July 2021 there was a review of the senior school curriculum. Seven University professors known as the ‘Listener Seven’ published a letter in the Listener Magazine titled ‘In Defence of Science’, this caused quite a lot of negative criticism as it claimed that ‘Indigenous Knowledge’ (Matauranga Maori) falls far short of what is defined as Science. February 2020 the NZ Cabinet proposed changes to NS Senior School curriculum, this being describe as ‘Maori Pathways’. Seven University Professors including Elizabeth Rata penned a letter that was published in the 31st July issue of the NZ Listener publication that expressed disagreement with two reports assertions. That science has been used to support the domination of Euro-centric views including colonialism and the suppression of Maori knowledge, and that the notion science is a Western European invention and that in itself evidence of domination over Maori and Indigenous People.

The response to this was argued “that science was universal to humanity with origins in Ancient Egypt, Mesopotamia, Ancient Greece and India. Saying that science is not a tool of colonialism. They alleged that placing indigenous knowledge on the same level of science would patronise and fail indigenous populations. Instead, they proposed ensuring that everyone had the opportunity to participate in the world’s scientific enterprises. However the University was not happy with this saying that the view Matauranga Maori must be protected and only be transmitted by Maori as to the principles of Universities and the Royal Society. A Massey University Chemistry Professor criticized the Royal Society as being shameful in its investigations referring to the Listener Magazine articles, and urged there be open debate and discussion  on the subject of Matauranga Maori and Science.

NZ Free Speech Union spokesman Jonathan Ayling argued that the pursuit of science depends on free speech and accused the Royal Society of “abandoning its own heritage and tradition of academic freedom”. On 11 March 2022, the Royal Society published the decision of its Initial Investigation Panel, which concluded that the “complaints should not proceed to a Complaints Determination Committee” on the basis of clause 6.4(i) of the Complaints Procedures: “the complaint is not amenable to resolution by a Complaint Determination Committee, including by reason of its demanding the open-ended evaluation of contentious expert opinion or of contested scientific evidence amongst researchers and scholars”. The Auckland University Vice Chancellor Dawn Freshwater when referring to calling Matauranga Maori not akin to science said ” this caused considerable hurt and dismay among staff, students and alumni” and that the institution has respect for Matauranga Maori as a valuable knowledge system, that it is not at odds with western empirical science and does not need to compete”. The Tertiary Education Union (TEU) that represents academics eg professors, released a statement saying they ‘neglected to engage with or mention the many highly accomplished scholars and scientists in Aotearoa who have sought to reconcile notions of science, mātauranga Māori, and Māori in science.’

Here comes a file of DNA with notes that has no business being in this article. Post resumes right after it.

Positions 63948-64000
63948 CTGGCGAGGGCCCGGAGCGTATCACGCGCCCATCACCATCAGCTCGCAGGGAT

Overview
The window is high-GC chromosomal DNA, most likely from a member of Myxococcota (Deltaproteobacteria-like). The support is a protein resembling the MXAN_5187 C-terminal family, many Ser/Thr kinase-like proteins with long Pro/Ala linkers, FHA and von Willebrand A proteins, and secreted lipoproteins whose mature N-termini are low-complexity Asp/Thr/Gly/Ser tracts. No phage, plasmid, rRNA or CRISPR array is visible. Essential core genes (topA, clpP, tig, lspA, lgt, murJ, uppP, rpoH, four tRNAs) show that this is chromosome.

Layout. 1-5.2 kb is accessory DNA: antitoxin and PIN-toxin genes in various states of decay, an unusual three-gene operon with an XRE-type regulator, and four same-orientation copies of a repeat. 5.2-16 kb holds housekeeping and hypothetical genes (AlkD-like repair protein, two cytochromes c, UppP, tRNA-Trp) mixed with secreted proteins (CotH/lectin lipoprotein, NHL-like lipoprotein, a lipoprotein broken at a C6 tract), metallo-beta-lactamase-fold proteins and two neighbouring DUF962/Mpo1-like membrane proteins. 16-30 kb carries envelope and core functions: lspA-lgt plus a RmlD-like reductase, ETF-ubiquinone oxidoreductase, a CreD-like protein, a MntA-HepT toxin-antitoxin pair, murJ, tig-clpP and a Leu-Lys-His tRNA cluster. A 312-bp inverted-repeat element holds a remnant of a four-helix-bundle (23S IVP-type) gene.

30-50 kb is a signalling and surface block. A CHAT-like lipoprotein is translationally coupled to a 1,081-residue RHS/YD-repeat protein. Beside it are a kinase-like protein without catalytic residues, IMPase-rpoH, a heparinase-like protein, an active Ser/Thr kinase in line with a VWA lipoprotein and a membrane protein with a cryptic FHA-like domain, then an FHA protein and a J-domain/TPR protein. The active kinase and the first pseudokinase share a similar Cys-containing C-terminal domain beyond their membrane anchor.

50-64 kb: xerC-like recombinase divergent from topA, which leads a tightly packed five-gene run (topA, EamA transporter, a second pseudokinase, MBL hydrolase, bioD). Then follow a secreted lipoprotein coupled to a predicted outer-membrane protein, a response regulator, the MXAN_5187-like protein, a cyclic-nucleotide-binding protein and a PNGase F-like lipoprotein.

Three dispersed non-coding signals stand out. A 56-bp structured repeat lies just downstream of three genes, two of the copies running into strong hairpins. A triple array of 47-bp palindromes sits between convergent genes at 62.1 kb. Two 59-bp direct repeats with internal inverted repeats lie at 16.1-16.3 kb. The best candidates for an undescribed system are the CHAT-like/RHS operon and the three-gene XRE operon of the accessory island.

The Royal Society Te Apārangi released a statement saying “The Society strongly upholds the value of mātauranga Māori and rejects the narrow and outmoded definition of science outlined. The NZ Association of Scientists eleased a statement saying “we were dismayed to see a number of prominent academics publicly questioning the value of mātauranga to science”. Tara McAllister said “Māori were the first scientists in Aotearoa.’ Tina Ngata said “this is a true testament as to how racism is harbored and fostered within NZ Academia”. In July 2021 the Auckland University Professors Shaun Hendy and Associate Prof., Siouxsie Wiles penned an open letter expressing disagreement as to the views expressed by the ‘Listener Seven’ which included Elizabeth Rata and six other professional experts. They argued that indigenous knowledge is compatibly with western understandings of the scientific method, that Matauranga Maori is unique, complements western knowledge systems. They also added that ” the diminishing role of indigenous knowledge in science was “simply another tool for exclusion and exploitation”. and its an ongoing role in perpetuating scientific racism that justify s colonization, that this is feeling mistrust of science”

National Party MP Paul Goldsmith stated “We should learn about Maori understandings of the world, but not at the expense of our expertise in what the rest of the world call science.” Auckland University of Technology of Environmental Science professor Lindsay White and University of Auckland Professor Brian Boyd published a joint letter on the website ‘Newsroom’ defending the co-authors of the Listener letter from accusations of racism and urging universities and the Royal Society to uphold academic freedom and scientific inquiry. In December 2021 University of Auckland Vice Chancellor Dawn Freshwater announced there woulkd  be a symposium held early in 2022 to discuss, debate the relationship between Matauranga Maoori and Science, where viewpoints could be heard and discussed as a commitment to academic freedom of speech, however in March 2022 a spokesperson for the University confirmed that the symposium had been delayed.

At the end of March 2022 73 Royal Society fellows signed a motion of ‘no confidence’ in the Society over its treatment of the Listener Seven which included Elizabeth Rata.

Finally, the issue of addition of Mātauranga Māori to the science curriculum in New Zealand, and a more general exploration of the issue of intrusion of ideology into scientific institutions, was discussed in a paper by Abbot et al. entitled “In Defense of Merit in Science”, published in April 2023 in the Journal of Controversial Ideas

RESEARCHER: Cassie (Carol Sakey)

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